Ace Appliance Installers


When compromise is not an option!

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Appliance Installers overview
Appliance installers set up and install machines such as dishwashers, microwaves, refrigerators, ranges.

Have you ever moved into a new house and had to wait for the range or refrigerator to be installed? You think, oh no problem I can eat out or use a cooler for a few days. Then half way through first day you realize this is hard this is bad. After the second day of eating out you search around the melting ice for a soda and just want to open the fridge and get a glass of milk or something to cook. When the appliance installer shows up, you nearly hug him!

Most appliance installers specialize in large appliances such as washers, dryers, stoves, and refrigerators. Appliance installers often do simple carpentry when installing built-in appliances. For example, they may drill or saw holes in floors or walls to make room for hoses or vents. Installers may also do simple plumbing tasks because dishwashers and some refrigerators need water. They measure and cut pipes to the right length. They connect these pipes to the appliance and the existing plumbing and some appliances to gas lines. They do many of the same tasks to connect appliances to gas lines as to connect them to water lines. Once appliances are connected to the gas or water lines, installers test these connections for leaks. They make adjustments as necessary. If the appliance is not already in its proper location, installers move it. They may need to level washing machines and refrigerators. Next, they light the pilot light, if there is one, and install cabinetry trim. Finally, they run the appliance, make final adjustments, and answer customers’ questions.

The most important part of this job is dealing with the customers. Installers answer questions, respond to complaints, and give information on the care of appliances. They provide estimates, prepare the bills, and connect payments. Installers also keep a log of the maintenance and repairs they make.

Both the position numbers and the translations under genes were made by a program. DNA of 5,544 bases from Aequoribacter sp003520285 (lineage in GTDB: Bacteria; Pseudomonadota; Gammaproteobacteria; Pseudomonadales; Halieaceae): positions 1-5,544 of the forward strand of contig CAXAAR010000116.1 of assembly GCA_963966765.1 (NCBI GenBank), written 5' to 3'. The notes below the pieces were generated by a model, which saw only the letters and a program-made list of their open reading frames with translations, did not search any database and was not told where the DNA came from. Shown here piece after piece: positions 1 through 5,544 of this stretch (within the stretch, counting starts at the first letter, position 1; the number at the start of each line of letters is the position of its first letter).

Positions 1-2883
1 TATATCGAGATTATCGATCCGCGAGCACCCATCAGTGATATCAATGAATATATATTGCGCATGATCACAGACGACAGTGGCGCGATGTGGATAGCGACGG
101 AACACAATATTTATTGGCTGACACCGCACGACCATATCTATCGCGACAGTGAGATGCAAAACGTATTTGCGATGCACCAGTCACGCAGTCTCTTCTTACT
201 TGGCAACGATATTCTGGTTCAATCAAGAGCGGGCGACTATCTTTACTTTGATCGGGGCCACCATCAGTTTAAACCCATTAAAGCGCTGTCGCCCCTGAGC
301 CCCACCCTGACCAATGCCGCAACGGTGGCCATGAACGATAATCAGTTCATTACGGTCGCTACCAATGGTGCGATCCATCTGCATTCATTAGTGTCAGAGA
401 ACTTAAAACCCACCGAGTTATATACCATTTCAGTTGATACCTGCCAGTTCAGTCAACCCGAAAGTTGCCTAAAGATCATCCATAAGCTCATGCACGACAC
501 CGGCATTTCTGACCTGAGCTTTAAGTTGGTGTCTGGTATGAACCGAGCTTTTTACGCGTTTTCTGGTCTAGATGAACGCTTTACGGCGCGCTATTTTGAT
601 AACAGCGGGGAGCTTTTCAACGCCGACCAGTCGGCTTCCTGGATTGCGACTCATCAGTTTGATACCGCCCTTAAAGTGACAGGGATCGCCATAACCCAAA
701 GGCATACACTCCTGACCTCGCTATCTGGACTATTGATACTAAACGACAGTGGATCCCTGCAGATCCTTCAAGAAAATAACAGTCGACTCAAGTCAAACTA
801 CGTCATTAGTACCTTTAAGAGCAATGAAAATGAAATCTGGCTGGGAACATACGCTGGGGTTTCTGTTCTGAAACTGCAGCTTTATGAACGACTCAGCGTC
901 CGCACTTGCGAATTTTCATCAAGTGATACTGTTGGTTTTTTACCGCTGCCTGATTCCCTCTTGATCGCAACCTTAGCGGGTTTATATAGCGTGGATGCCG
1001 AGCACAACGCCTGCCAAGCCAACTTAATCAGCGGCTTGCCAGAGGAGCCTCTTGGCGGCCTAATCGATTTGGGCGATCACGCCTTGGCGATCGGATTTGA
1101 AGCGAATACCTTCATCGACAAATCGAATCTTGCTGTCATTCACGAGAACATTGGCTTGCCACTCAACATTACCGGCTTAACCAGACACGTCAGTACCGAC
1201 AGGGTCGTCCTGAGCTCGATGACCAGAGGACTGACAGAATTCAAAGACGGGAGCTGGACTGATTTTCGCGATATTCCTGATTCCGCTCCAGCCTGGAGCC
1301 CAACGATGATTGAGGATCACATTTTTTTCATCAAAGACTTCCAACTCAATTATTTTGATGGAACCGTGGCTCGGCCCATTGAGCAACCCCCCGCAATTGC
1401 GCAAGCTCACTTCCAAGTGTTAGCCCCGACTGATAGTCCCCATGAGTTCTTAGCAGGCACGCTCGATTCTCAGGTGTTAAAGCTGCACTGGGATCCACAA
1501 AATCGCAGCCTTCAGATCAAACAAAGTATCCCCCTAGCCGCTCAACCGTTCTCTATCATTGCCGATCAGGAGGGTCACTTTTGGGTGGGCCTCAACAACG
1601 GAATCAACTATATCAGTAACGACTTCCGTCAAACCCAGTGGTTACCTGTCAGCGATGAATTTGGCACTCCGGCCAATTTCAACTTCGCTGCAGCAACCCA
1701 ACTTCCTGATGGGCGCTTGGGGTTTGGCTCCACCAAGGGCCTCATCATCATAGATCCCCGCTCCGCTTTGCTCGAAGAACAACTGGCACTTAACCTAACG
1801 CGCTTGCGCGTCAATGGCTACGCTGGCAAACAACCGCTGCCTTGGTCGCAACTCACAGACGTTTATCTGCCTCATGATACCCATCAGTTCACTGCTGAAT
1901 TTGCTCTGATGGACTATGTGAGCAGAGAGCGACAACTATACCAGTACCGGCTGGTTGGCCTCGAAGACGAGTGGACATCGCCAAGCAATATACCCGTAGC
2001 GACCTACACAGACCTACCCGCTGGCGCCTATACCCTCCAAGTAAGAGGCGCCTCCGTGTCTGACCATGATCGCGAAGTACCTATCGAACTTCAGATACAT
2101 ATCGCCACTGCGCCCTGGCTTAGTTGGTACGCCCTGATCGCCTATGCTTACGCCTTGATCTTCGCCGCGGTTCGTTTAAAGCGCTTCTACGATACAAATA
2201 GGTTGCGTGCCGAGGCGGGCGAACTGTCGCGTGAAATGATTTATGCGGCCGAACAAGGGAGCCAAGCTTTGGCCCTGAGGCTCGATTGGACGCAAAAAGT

Appliance installers use a variety of hand tools, such as screwdrivers and wrenches. They also use power tools, such as saws, when removing cabinetry. Technology is changing quickly. Thus, appliance installers and repairers may attend classes to learn about new development in their field.

Other titles and keywords for this career
Work Activities
The following list of occupational task is specific to this career:
  • Perform minor carpentry, such as modifying kitchen cabinets, where appliance is to be installed
  • Cut and drill holes in floors and walls to install appliance
  • Install machines. Make sure water and electrical connections comply with codes
  • Level washing machines and connect hoses to water pipes
  • Level refrigerators, adjust doors, and connect water lines to water pipes for ice makers
  • Observe and test operation of appliances and make adjustments if necessary
  • Advise customers about use and care of appliances
  • Light and adjust pilot lights on gas stoves. Examine the valves and burners for gas leakage and specified flame
  • Measure, cut, and thread pipes. Connect them to feeder lines and the appliance
  • Test and examine pipelines and equipment to locate leaks
  • Confer with customers and inspect appliances to determine the problem
  • Use hand and power tools. Use testing devices such as electrical circuit testers
  • Attend training programs and read repair manuals to keep skills and knowledge current

People in this career perform the following list of tasks, but the tasks are common to many occupations:
  • Handle and move objects
  • Inspect equipment, structures, or materials
  • Perform activities that use the whole body
  • Get information needed to do job
  • Carry out ideas, programs systems, or products

Working Conditions

Interpersonal relationships:
  • Provide a service to customers
  • Deal with appliance owners
  • Have a low social contact. Installers and repairs speak briefly with customers, but otherwise work alone

Physical Work Conditions
  • Work indoors except when hooking up outdoor vents for appliances
  • Sometimes work in cramped places and get in to awkward positions